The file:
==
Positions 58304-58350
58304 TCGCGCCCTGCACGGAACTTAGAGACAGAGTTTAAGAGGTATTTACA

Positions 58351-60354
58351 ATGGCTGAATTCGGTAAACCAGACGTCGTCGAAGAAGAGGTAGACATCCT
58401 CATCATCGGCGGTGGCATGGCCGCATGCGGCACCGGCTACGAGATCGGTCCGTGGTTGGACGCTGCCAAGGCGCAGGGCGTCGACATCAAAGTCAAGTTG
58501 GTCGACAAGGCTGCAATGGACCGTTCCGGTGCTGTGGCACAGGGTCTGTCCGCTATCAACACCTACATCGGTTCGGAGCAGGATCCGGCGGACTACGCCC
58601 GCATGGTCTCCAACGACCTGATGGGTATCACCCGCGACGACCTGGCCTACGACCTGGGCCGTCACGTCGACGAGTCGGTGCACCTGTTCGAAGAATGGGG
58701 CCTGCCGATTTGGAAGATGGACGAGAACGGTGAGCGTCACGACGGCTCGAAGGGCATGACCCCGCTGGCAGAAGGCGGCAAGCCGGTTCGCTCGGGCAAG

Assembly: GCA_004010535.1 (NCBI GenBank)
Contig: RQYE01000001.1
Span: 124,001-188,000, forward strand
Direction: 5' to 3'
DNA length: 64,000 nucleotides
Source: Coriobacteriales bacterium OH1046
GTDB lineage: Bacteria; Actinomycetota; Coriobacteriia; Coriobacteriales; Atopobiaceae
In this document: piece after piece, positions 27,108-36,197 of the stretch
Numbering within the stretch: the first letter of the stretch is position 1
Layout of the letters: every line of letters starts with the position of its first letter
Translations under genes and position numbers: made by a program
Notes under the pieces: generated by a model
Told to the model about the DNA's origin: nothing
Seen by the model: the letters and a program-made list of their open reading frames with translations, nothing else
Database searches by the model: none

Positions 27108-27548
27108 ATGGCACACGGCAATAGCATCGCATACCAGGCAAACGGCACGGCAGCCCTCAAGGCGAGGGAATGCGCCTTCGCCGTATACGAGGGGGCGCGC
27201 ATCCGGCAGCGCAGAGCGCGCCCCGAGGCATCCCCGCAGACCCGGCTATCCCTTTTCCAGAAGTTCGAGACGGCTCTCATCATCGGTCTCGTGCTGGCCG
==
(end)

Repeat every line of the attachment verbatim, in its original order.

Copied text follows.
Positions 58304-58350
58304 TCGCGCCCTGCACGGAACTTAGAGACAGAGTTTAAGAGGTATTTACA

Positions 58351-60354
58351 ATGGCTGAATTCGGTAAACCAGACGTCGTCGAAGAAGAGGTAGACATCCT
58401 CATCATCGGCGGTGGCATGGCCGCATGCGGCACCGGCTACGAGATCGGTCCGTGGTTGGACGCTGCCAAGGCGCAGGGCGTCGACATCAAAGTCAAGTTG
58501 GTCGACAAGGCTGCAATGGACCGTTCCGGTGCTGTGGCACAGGGTCTGTCCGCTATCAACACCTACATCGGTTCGGAGCAGGATCCGGCGGACTACGCCC
58601 GCATGGTCTCCAACGACCTGATGGGTATCACCCGCGACGACCTGGCCTACGACCTGGGCCGTCACGTCGACGAGTCGGTGCACCTGTTCGAAGAATGGGG
58701 CCTGCCGATTTGGAAGATGGACGAGAACGGTGAGCGTCACGACGGCTCGAAGGGCATGACCCCGCTGGCAGAAGGCGGCAAGCCGGTTCGCTCGGGCAAG

Assembly: GCA_004010535.1 (NCBI GenBank)
Contig: RQYE01000001.1
Span: 124,001-188,000, forward strand
Direction: 5' to 3'
DNA length: 64,000 nucleotides
Source: Coriobacteriales bacterium OH1046
GTDB lineage: Bacteria; Actinomycetota; Coriobacteriia; Coriobacteriales; Atopobiaceae
In this document: piece after piece, positions 27,108-36,197 of the stretch
Numbering within the stretch: the first letter of the stretch is position 1
Layout of the letters: every line of letters starts with the position of its first letter
Translations under genes and position numbers: made by a program
Notes under the pieces: generated by a model
Told to the model about the DNA's origin: nothing
Seen by the model: the letters and a program-made list of their open reading frames with translations, nothing else
Database searches by the model: none

Positions 27108-27548
27108 ATGGCACACGGCAATAGCATCGCATACCAGGCAAACGGCACGGCAGCCCTCAAGGCGAGGGAATGCGCCTTCGCCGTATACGAGGGGGCGCGC
27201 ATCCGGCAGCGCAGAGCGCGCCCCGAGGCATCCCCGCAGACCCGGCTATCCCTTTTCCAGAAGTTCGAGACGGCTCTCATCATCGGTCTCGTGCTGGCCG